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09/16/09 8:00 PM ET

Time running out in All-Time 9 voting

Several favorites need push from fans in final week

ST. LOUIS -- Cardinals fans, if you think you can do a better job of making out a lineup card than the skipper can, you have one more week to show it.

Seven days remain in the balloting of "All-Time 9s," a competition being held on MLB.com, and some fan favorites will need help to crack the Cardinals' all-time lineup. Names like Mark McGwire, Willie McGee, Ken Boyer and Scott Rolen would all be left out if the voting ended now.

But it doesn't, and that's where you can still come in.

More than 4.1 million votes have been cast since the 9/9/09 debut of the "All-Time 9s," a platform for fans to debate the greatest single-season performances for all 30 Major League franchises. The voting marks the start of MLB.com's Lineup Card campaign, a gathering place for the posting and never-ending discussion of the greatest past and present lineups.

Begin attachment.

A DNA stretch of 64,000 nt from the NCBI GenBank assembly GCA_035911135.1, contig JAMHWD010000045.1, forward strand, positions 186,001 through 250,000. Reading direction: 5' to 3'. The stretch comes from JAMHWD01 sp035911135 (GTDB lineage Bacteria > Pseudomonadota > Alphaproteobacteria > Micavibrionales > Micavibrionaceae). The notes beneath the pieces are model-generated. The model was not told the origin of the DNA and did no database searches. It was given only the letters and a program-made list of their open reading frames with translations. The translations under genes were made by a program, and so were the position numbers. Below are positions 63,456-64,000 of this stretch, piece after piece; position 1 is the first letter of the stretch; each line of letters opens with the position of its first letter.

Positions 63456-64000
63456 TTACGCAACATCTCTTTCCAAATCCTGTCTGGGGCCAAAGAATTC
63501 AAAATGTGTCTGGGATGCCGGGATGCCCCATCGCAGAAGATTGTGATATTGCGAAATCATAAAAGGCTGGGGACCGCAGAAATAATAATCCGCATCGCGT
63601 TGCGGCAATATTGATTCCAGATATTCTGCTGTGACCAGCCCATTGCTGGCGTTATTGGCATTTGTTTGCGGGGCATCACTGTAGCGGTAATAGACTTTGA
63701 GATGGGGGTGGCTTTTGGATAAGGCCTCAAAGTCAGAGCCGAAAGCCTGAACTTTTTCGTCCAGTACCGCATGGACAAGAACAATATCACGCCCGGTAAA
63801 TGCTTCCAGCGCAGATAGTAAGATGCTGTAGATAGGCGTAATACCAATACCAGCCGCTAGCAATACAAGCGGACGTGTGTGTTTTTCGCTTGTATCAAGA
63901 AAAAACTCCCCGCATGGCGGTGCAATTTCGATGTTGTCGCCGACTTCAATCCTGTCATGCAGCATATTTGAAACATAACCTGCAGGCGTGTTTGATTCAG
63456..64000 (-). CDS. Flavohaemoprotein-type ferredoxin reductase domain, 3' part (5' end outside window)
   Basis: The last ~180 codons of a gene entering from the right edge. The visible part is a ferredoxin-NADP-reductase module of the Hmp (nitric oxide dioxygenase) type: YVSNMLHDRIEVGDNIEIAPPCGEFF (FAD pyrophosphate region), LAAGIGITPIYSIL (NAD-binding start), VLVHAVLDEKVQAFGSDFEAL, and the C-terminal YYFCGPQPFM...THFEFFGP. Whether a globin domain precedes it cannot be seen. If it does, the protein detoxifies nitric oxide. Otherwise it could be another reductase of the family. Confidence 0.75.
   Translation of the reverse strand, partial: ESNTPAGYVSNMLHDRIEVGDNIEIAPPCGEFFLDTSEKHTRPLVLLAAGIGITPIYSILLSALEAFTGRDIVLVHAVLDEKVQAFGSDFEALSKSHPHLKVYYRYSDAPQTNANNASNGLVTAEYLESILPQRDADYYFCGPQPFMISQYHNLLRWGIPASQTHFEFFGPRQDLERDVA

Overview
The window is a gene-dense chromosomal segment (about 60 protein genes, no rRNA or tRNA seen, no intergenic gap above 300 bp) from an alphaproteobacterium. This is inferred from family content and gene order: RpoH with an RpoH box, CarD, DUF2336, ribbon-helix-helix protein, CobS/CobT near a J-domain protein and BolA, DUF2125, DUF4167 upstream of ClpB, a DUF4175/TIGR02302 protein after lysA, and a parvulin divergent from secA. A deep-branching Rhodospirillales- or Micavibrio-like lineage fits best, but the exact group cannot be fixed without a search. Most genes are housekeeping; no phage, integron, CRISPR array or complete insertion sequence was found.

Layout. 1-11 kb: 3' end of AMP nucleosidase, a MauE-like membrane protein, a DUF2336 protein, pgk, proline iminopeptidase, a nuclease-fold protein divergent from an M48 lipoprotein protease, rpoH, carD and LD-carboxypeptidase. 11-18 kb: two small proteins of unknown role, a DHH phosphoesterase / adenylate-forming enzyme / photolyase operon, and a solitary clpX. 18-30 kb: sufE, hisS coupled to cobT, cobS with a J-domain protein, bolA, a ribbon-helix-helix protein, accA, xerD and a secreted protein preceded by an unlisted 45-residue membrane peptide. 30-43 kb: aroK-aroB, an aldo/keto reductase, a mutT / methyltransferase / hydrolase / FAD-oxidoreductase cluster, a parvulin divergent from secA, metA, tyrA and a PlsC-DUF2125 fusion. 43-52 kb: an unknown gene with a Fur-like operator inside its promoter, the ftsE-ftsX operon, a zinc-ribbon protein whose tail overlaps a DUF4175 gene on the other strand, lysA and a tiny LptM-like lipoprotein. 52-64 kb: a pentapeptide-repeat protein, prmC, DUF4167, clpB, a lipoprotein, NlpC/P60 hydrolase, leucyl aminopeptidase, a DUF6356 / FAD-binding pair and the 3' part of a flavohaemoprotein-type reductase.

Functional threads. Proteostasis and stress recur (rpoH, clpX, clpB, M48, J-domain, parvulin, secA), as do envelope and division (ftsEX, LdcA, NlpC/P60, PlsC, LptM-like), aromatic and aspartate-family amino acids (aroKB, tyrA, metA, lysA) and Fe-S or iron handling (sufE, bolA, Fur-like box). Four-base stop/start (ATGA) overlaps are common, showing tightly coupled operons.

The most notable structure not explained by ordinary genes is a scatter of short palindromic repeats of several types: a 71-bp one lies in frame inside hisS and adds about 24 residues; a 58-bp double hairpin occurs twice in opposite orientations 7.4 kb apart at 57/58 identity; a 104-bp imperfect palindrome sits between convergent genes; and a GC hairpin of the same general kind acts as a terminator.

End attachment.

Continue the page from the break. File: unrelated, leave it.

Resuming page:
Here's a look at how the closest Cardinals races are shaping up:

• At first base, Albert Pujols' brilliant 2006 campaign is holding strong, beating out even McGwire's 70-homer outburst from 1998. Pujols cranked a career-high 49 homers in '06, a number he may yet surpass this year, but it's going to be tough for McGwire to get past him.

• It's in the outfield where it wouldn't be surprising to see a fan uprising. McGee, the subject of a passionate number-retirement campaign, is still on the outside looking in with his 1985 batting-title season. Joe Medwick and Vince Coleman are also off the leaderboard right now. The problem is that that leaderboard is pretty stout: Stan Musial, Jim Edmonds and Lou Brock are holding the top three spots.

• And finally, third base remains a battle -- the closest one, in fact. Joe Torre's 1971 is holding on, but by a mere 2,500 votes over Rolen's 2004 season as part of the "MV3s." Another familiar favorite, Boyer, is also right in the mix for his 1964 season.

Matthew Leach is a reporter for MLB.com. This story was not subject to the approval of Major League Baseball or its clubs.